Flat Earth

# Conway’s Game of Life: Creating complex patterns from simple rules

This game is an absolute best-celler.

Nowadays there’s a simulator for everything. You can pretend you’re a farmer, prison architect or a rollercoaster tycoon – heck, there’s even a Job Simulator for those who… can’t get it enough of it I guess? Fifty years ago there was only Conway’s Game of Life, which was (and arguably still is) an intriguing simulation game.

The Game of Life was first published in 1970 by British mathematician . It’s based on a cellular automaton, a model of computation that had been around since the 40s, but hadn’t really caught on outside academia until then.

Its game world is pretty simple and consists of a two-dimensional grid of cells that can be in one of two states: dead or alive. The player can set the state of each cell before the start of the game.

Once the game starts, the world will evolve iteratively. Each cell in the grid has eight neighbours, which determine whether it makes it to the next generation:

1. Live cells that have fewer than two live neighbours starve due to underpopulation;

2. Live cells that have two or three live neighbours get to live on;

3. Live cells that have more than three live neighbours starve due to overpopulation;

4. Dead cells with exactly three neighbours spontaneously gain life.

You can see the third rule in “action” in the example below by clicking the “Play” button:

Absolutely nothing will happen, as long as you don’t touch any cells. The moment that you do, the patterns become unstable and start to evolve (which usually leads to their “death”).

The patterns in the example above are so-called still lifes, because they don’t change between generations. This makes for very boring patterns of course. There are also patterns that do evolve, but return to their initial state after a finite number of iterations. These are called oscillators.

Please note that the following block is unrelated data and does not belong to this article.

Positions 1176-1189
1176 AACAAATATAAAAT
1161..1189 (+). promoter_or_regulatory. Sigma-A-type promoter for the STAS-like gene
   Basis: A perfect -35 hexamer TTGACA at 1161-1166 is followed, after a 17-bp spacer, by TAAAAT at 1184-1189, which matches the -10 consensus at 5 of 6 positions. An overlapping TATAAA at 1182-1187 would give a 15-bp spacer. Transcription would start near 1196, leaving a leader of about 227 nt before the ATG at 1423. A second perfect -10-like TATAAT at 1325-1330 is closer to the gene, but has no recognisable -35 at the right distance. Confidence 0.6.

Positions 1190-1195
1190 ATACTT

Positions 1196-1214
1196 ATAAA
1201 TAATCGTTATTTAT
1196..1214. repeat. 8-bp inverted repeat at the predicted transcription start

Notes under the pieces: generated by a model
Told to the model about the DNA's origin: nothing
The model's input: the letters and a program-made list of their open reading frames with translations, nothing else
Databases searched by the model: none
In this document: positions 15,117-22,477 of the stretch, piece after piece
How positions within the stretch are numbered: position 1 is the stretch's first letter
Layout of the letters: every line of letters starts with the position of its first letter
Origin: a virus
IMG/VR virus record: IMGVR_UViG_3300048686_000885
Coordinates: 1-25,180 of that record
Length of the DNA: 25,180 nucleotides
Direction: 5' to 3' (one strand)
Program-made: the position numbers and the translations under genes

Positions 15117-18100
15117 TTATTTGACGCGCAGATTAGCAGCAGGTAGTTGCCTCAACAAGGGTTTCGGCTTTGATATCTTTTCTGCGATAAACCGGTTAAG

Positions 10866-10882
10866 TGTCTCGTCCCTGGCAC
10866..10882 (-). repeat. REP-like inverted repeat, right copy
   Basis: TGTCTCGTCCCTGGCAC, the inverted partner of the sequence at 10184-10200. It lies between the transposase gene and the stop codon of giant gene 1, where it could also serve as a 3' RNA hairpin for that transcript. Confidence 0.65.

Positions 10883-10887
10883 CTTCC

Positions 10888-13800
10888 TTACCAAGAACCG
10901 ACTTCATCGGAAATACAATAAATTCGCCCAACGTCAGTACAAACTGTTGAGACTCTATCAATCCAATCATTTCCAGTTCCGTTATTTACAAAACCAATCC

The following example shows three common examples of oscillators:

Larger patterns also exist, like this one:

Note that messing with simulations by toggling cells on or off while it runs will usually lead to total starvation or stagnation. In the latter case, you’ll find that the world will often be left inhabited by a small number of still life and oscillator patterns.

Speaking of patterns, there’s another class of patterns called “spaceships”. Spaceships are a bit like oscillators, as they also evolve in a predictable way. There’s one major difference though: unlike oscillators, spaceships don’t stay in the same place!

The example below shows an example of a glider, the smallest known spaceship pattern. Click on “Play” to see it move over the grid. You can use the “Reset” button to move it back to its original position.

Over the years, people have found many more interesting patterns. Most of these have names.

Die Hard is a pattern that consist of two tiny groups of cells that “collide” together and create a chaotic-looking animation, until they… well, die.

This following pattern doesn’t have a name yet I think, but can be easily obtained by screwing around with the first example in this article. It also , but is a lot more interesting to look at, as it manages to mirror itself halfway:

The Gosper glider gun is where it really gets impressive. This thing is designed to shoot gliders at a block. Like, forever. And it’s still based on the four simple rules I’ve listed at the beginning of this article.

Now it’s your turn! Here’s a completely empty, sandbox that you can experiment with. If you need inspiration, the LifeWiki boasts a large catalogue of known patterns that you can reuse.